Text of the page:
As the twig is bent, so grows the tree
CHERYL LAVIN May 26, 2013 5:26PM
Updated: July 19, 2013 3:26PM
Today we hear from three women who suffered various kinds of abuse as children—sexual, physical, emotional and verbal. Were they forever damaged? Or were they able to thrive in spite of their childhood?
PATSY: What do you think of parents who gave the boys in the family cars when they turned 16, but not the girls? When my older sister turned 16 and asked where her car was, she was told she had to find a boyfriend to get one. Well, she did. She got pregnant and married the guy. She got lucky. They’re still married after 35 years.
I was being molested by one of my brothers. My mother knew about it, but didn’t do anything to stop him. We lived out in the country, on a farm. I didn’t want to stay on the farm, but how was I supposed to find a job without a car? I never asked, but I knew I had four years of high school to find a guy.
So, I got pregnant by a loser. I didn’t marry him. Instead, I married another man who proceeded to abuse me in every way possible. I finally divorced him, 18 years and five kids later.
I wish my mother had given us girls a little better chance. I like to think if she had, I wouldn’t have made such poor choices in my life.
MARY: My parents didn’t really like one another. Life was really boring and formal and cold. I was also given to understand that children were a real bother and ruined your life. Not surprisingly, I’ve never wanted to be married, nor have I ever wanted children.
LEILA: My mother was German, My father was Chinese. They conducted themselves with the cultural elitism of Nazism and the Tong Dynasty. They were both narcissists and they thought racial epithets were funny. When they died, I was flooded with memories so frightening, they resulted in chronic panic attacks and agoraphobia so severe I didn’t leave the house for eight years.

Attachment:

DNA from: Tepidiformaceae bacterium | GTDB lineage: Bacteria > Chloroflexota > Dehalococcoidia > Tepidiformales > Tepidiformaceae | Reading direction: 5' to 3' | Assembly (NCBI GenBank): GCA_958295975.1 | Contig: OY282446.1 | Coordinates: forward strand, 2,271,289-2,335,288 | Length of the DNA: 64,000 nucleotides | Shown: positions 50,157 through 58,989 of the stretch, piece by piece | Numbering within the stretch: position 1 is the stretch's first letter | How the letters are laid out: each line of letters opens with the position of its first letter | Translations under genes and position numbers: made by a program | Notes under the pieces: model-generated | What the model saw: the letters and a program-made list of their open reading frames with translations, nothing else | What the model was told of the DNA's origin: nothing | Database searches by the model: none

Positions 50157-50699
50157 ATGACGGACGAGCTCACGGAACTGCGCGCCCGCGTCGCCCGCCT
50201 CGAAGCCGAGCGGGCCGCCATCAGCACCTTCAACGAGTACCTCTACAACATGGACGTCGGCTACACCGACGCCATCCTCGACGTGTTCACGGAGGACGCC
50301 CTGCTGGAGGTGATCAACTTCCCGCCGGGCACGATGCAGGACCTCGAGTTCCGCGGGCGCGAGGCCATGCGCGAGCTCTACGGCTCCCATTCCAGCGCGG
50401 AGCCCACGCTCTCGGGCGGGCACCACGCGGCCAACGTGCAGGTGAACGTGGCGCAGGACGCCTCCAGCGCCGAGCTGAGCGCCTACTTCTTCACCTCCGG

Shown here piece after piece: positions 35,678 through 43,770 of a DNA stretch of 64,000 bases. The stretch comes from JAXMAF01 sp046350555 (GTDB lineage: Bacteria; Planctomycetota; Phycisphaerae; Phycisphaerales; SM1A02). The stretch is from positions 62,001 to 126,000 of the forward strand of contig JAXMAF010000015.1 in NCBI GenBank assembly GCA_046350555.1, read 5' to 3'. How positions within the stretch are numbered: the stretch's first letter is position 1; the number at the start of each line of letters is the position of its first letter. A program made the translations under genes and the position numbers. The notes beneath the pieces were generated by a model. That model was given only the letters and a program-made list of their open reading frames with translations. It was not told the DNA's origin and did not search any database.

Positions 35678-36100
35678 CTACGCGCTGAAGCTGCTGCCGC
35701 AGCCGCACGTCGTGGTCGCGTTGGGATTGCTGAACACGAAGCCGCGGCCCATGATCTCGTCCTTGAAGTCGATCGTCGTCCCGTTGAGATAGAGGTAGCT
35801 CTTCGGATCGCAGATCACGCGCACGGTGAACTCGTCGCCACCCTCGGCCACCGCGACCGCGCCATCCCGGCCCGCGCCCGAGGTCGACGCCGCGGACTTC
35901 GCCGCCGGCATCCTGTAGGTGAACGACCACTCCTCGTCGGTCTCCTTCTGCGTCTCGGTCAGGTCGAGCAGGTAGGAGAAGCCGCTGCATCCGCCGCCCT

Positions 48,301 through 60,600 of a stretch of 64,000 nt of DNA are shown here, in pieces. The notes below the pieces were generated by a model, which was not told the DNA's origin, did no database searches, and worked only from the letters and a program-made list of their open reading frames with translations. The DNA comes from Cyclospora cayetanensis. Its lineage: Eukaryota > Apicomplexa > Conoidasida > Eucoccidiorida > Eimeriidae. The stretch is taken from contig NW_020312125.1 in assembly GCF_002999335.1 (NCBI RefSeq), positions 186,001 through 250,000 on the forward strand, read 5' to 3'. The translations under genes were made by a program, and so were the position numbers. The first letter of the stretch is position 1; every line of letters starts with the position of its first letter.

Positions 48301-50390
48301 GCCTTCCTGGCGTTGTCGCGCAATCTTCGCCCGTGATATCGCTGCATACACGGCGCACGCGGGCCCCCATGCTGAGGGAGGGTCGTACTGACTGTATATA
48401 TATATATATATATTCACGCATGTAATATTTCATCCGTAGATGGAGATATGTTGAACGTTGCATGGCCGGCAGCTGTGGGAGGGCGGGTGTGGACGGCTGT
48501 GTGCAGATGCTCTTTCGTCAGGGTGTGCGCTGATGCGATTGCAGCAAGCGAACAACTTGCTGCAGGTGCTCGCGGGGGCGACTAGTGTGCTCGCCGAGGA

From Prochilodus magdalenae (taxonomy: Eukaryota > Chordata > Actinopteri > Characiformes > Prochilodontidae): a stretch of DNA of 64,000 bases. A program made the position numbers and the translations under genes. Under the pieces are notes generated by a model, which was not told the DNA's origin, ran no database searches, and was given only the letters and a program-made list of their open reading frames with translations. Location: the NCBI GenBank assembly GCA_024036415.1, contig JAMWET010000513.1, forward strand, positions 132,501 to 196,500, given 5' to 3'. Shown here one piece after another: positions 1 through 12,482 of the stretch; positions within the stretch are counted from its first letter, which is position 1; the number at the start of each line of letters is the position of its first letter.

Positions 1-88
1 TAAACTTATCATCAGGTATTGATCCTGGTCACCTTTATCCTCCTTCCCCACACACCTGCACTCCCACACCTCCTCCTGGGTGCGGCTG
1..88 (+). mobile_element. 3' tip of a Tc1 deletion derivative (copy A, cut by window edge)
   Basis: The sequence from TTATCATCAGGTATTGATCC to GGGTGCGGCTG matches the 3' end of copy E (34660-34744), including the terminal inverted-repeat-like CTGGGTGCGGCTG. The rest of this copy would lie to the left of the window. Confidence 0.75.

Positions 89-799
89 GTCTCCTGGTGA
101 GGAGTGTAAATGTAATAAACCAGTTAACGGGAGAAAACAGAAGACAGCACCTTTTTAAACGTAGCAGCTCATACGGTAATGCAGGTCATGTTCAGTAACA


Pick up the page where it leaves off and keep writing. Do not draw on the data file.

My official diagnosis was Complex Post Traumatic Stress Disorder caused by multiple kinds of abuse including physical and sexual, profound neglect, emotional attacks, and terrorization.
All this bad behavior taught me not to role-model horridness. I may be a Pollyanna, but it’s my choice. My life’s work has been fighting the good fight for those who can’t stand up for themselves. I’ve supported class action suits and social justice for women and children with disabilities. I volunteer with non-profit organizations that support my ideals.
In the end, it has never been about what was done to me, but what I wanted to make of my own life in spite of it all.
I’ve been married twice, once to an alcoholic and once to a man with bipolar disorder. I have one child who’s now a young adult. I am now about to marry for the third time.
Regardless of prior disappointments, I’m a wise, mature woman and entered into this relationship as such. For my fiancé, it is a breath of fresh air to be in a relationship of complete honesty and based on realistic expectations, not romantic delusions.
What effect has your childhood had on your relationships and your life choices? Send your tale, along with your questions, problems and rants, to email@example.com.